Osteoporosis is not just a concern for those who are older. Prevention should be a concern to those of any age. Dr. Fishman states the earlier in life you start your yoga practice, the better, as a yoga practice can help prevent osteoporosis.
Ellen Saltonstall, a well-known yoga teacher and assistant in this yoga study, gives some advice for those who have Osteoporosis, or may be at risk to Osteoporosis, and would like to begin a yoga practice.

The DOs of Yoga for Osteoporosis:
-Check with a physician. Get a DEXA scan. Check for other medical problems.
-Find a qualified yoga teacher. Yoga Alliance registered is important, but experience and background are also things to consider.
-Use care and intelligence. Start slowly & gradually.
-Practice regularly. Ideally 30 minutes five to seven days a week. Slowly build up amount and frequency.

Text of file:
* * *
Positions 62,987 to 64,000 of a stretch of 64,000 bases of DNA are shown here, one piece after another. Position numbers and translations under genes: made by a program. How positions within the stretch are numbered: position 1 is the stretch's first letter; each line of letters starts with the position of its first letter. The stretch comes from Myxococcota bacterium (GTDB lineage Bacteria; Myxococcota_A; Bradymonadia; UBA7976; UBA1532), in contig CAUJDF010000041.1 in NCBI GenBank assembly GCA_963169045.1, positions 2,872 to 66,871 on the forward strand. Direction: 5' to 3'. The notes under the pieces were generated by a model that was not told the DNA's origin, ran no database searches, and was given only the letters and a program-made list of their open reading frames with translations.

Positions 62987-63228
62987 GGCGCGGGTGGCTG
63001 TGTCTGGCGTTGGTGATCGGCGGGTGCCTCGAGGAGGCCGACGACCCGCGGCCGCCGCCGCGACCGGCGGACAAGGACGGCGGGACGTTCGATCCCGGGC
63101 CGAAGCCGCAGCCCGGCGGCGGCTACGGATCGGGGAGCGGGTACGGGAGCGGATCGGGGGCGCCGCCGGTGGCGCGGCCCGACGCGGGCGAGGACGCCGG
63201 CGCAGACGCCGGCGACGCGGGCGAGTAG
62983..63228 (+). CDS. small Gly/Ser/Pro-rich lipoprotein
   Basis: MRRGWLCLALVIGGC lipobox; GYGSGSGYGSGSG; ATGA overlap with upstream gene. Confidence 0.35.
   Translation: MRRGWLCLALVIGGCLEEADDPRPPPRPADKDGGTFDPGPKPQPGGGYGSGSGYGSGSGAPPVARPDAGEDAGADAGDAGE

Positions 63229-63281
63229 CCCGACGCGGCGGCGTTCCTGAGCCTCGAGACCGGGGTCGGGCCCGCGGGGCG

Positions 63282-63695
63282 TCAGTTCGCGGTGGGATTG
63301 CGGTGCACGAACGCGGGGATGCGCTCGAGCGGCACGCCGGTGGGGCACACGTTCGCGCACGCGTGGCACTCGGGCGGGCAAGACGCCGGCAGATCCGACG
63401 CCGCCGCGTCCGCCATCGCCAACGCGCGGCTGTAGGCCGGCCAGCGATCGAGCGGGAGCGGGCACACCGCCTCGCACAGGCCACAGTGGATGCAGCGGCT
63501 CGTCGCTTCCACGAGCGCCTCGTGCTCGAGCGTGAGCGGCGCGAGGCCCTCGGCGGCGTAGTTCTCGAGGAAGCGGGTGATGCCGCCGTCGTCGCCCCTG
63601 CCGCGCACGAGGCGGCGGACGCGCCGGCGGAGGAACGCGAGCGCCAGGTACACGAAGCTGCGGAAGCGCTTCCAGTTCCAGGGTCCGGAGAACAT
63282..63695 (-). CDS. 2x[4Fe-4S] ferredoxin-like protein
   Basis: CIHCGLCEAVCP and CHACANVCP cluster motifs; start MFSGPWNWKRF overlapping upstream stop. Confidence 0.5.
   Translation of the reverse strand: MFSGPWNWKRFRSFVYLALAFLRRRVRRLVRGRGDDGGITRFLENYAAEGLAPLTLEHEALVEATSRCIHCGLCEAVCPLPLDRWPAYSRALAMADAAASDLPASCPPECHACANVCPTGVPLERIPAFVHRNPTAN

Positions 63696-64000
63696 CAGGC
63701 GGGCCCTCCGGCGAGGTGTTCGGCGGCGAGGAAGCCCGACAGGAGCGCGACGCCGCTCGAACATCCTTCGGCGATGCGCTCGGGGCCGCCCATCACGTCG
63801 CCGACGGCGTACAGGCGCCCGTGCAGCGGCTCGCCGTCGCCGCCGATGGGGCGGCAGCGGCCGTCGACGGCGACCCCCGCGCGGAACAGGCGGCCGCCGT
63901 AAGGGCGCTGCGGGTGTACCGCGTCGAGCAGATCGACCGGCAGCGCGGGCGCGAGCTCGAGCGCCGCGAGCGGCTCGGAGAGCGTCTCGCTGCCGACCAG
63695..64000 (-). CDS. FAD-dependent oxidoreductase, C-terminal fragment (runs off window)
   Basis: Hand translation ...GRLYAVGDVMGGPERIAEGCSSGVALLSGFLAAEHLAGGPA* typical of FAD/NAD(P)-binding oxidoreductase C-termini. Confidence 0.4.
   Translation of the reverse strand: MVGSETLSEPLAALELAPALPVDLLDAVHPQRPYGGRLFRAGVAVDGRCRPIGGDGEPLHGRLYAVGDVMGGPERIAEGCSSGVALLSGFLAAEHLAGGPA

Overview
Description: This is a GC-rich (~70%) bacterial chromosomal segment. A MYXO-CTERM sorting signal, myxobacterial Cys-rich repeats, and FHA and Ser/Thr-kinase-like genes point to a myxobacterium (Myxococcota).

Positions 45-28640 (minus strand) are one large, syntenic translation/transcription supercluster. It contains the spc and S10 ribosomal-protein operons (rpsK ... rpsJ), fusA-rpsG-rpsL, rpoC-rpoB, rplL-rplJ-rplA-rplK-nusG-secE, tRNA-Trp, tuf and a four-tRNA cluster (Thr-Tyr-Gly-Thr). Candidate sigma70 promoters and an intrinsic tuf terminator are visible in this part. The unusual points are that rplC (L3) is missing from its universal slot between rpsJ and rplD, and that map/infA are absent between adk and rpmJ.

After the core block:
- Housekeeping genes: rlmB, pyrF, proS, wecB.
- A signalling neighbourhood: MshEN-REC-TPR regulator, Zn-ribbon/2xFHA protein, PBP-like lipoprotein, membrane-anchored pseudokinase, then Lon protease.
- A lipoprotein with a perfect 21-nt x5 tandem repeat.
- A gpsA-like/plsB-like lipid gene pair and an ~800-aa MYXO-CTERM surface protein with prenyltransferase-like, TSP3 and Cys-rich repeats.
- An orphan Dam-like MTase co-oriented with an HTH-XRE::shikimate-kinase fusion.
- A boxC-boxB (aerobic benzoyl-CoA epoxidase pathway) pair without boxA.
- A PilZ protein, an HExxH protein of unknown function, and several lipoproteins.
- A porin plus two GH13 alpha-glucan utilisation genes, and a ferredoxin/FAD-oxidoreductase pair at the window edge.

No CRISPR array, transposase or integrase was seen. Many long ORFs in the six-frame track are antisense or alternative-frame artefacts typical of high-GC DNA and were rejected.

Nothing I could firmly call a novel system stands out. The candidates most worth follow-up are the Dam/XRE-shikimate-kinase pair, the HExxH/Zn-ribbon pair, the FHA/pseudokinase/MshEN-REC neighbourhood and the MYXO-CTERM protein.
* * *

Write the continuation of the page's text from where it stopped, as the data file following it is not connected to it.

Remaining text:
-Focus on strength and balance rather than stretching or relaxing.
-Prioritize poses that extend the spine: back-bending, which build strength and counteract kyphosis.

The DON’Ts of Osteoporosis.
-Strain: Be intelligible/mindful.
– Avoid flexing (bending forward) the spine with speed and force.
-When practicing balancing poses use props, wall, chair.
-When twisting, avoid curving the spine. Don’t force with leverage. Focus on lift of the spine and raise the hips with a blanket, block or towel.
-Avoid inversions until proper guidance and enough strength in the arms and shoulders.
-Avoid excessive weight bearing on the hands and wrists before you’re ready. Build up strength slowly.signiture copy copy